In the course of the Sicán study, we performed a number of field experiments, taking advantage of the expert advice of a local potter who is familiar with the ethnic tradition and interested in ancient techniques. Replica kilns as well as original kilns were fired using locally available fuels, like branches of hardwood trees and llama dung. Oxidizing, reducing and mixed firing cycles were carefully monitored with thermocouples. The tips of these thermocouples were shielded with clay balls to ensure that average temperatures were recorded. These balls later served as test samples in laboratory studies. Moreover, beautiful replica vessels were made for exhibition and sale at the new Sicán Museum, which has opened in 2001 in Ferreñafe near the town of Chiclayo.

The remains of different types of pottery kilns and a great number of ceramic moulds for making small but finely decorated vessels were excavated at the 1000-year-old Middle Sicán pottery workshop of Huaca Sialupe. Mössbauer spectra of differently coloured layers of the lining of one of these kilns are shown in the cover picture. The kiln linings reached temperatures as high as 700 to 800°C. Urns about 50 cm high and 40 cm in diameter were found upside down in the ground with the top cut off and a circular hole oriented in the direction of the strong wind blowing from the sea in the afternoon. Their purpose was not immediately clear. Our recent field experiments revealed, however, that when fired with charcoal, these urns could reach temperatures as high as 1200°C as soon as the wind started to provide the necessary draft. Such temperatures are high enough for metal working. The temperature atop the chimney of the urn went up to 800°C, and would have been sufficient to anneal the copper and gold alloy sheets that were the mainstay of the Sicán metal working tradition. Though only a few finished metal objects were found in the course of the excavation, there were ingots, moulds, crucible fragments, and chisels for cutting sheet metal. Traces of gold, 10 to 100 times above the natural level of 1 to 3 ppb, were found in some of the excavated sherds and in ancient charcoal ash. It thus became apparent that the workshop of Huaca Sialupe was not only involved in the production of elite and ceremonial ceramics, but also in copper and gold alloy working.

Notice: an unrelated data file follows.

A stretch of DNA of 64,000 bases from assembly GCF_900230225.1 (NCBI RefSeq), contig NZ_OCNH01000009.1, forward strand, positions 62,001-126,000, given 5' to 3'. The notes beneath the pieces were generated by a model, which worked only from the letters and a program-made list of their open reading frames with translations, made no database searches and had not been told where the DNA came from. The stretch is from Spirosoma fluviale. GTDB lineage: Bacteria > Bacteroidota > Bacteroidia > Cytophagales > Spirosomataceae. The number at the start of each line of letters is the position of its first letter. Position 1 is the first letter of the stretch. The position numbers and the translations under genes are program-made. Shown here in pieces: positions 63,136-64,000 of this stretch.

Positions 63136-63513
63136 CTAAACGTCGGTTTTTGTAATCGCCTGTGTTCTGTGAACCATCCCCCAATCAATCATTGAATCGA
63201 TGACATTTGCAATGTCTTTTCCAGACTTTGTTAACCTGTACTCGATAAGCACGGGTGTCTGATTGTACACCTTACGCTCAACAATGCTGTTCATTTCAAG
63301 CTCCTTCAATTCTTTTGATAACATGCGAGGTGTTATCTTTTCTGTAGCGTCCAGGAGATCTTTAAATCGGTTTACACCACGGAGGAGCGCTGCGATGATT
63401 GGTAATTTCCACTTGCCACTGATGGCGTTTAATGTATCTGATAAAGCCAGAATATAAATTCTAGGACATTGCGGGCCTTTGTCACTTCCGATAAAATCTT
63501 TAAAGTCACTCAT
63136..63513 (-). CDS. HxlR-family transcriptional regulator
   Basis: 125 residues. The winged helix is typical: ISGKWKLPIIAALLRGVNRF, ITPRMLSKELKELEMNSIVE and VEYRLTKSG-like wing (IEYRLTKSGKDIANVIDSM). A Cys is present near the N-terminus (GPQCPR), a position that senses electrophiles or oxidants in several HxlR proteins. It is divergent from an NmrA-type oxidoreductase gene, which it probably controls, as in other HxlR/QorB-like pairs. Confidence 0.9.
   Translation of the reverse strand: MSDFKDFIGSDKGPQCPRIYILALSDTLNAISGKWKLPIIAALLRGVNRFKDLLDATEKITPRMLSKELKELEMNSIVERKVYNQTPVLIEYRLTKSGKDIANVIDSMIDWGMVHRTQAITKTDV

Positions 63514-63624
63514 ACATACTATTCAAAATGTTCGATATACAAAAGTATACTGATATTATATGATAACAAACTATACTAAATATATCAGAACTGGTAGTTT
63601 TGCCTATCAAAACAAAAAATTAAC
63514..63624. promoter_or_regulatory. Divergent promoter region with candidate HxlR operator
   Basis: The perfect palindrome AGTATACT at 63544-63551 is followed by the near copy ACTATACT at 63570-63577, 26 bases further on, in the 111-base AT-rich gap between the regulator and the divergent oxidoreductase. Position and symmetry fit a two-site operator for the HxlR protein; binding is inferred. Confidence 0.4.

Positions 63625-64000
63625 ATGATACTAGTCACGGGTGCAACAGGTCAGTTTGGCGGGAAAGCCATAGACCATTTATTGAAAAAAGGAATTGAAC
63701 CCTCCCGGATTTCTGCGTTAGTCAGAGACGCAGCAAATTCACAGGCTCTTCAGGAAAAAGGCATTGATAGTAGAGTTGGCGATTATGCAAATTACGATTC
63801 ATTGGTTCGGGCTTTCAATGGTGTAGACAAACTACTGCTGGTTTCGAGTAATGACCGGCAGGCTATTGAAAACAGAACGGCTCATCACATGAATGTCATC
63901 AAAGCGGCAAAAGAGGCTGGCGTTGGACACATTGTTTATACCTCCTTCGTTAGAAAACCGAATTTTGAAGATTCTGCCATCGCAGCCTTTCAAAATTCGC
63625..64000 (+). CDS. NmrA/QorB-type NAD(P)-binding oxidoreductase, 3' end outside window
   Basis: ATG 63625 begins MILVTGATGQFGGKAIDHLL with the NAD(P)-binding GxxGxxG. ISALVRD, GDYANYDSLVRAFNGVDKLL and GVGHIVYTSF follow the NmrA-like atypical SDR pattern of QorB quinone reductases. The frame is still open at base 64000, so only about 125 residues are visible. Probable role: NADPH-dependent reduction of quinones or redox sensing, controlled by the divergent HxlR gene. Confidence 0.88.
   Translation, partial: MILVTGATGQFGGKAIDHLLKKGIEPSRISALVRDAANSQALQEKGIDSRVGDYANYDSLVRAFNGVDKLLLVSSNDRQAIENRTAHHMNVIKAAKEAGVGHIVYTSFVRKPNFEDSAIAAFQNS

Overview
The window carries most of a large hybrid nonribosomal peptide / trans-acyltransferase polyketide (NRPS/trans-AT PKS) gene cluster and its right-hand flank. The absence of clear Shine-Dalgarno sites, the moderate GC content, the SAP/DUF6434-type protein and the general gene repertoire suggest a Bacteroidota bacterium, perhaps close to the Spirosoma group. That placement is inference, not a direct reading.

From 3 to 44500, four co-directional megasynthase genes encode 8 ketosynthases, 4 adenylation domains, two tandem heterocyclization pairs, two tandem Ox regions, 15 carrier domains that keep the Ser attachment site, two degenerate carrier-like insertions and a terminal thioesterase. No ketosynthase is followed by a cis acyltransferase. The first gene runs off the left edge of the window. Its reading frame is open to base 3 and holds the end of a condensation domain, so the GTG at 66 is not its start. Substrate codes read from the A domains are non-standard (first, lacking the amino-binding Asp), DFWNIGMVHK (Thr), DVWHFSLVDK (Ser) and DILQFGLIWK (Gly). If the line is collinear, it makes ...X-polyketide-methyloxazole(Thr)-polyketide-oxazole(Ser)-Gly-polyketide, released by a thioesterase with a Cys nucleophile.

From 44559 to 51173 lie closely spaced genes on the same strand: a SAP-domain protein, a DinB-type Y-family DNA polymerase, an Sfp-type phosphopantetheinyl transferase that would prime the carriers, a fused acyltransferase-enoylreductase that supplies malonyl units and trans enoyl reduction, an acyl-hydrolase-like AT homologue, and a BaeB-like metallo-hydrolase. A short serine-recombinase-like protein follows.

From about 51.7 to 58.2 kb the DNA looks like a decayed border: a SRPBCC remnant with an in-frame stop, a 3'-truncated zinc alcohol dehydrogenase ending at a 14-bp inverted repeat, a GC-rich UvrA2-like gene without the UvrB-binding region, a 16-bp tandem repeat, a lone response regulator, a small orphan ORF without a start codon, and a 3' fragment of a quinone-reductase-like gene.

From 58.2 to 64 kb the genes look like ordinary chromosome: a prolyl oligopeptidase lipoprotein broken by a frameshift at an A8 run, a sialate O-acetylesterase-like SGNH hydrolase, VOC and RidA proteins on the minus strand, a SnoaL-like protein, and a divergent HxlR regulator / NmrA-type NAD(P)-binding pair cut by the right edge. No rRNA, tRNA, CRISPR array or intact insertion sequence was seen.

Numerous shreds of high-quality black ware were excavated at the Huaca Sialupe workshop, probably stemming from objects broken during firing. The intriguing black sheen observed in this Middle Sicán pottery was successfully reproduced in our field firing experiments during the reducing phase of the firing. Hexagonal graphite plates were observed in the scanning electron microscope. The iron in these sherds is almost totally reduced to Fe(II). In our experiments, dried cow and llama dung proved best as reducing agents. Research at the production center, though highly informative, does not tell a complete story. About 1/3 of the sherds from the huge, 15-meter-deep, elite shaft-tomb of Huaca Loro exhibit Mössbauer patterns of well-dried but hardly-fired clay. The gray colour of these vessels is not due to reduction, but to surface deposition of soot. One can assume that these vessels were made in haste.

Using archaeological and modern materials research techniques and a teamwork approach, slowly but steadily a holistic picture of the organization of the Middle Sicán culture emerges by looking not only at the spectacular remains of the rich and the powerful, but also at the activity of artisans and commoners. The ruling elite employed and supported expert craftsmen who produced luxury and ceremonial objects as well as goods for daily utilitarian use. Sicán artisans were in control of kiln temperatures by deliberately using charcoal and controlling draft. Their technical abilities were highly developed and left a legacy that lasted to the time of the Spanish conquest of Peru in the 16th century.

Ursel Wagner,
Physik Department E15, Technische Universität München, 85747 Garching, Germany.
Izumi Shimada,
Department of Anthropology, Southern Illinois University, Carbondale, Illinois 62901, USA.

Last update: 19.07.2005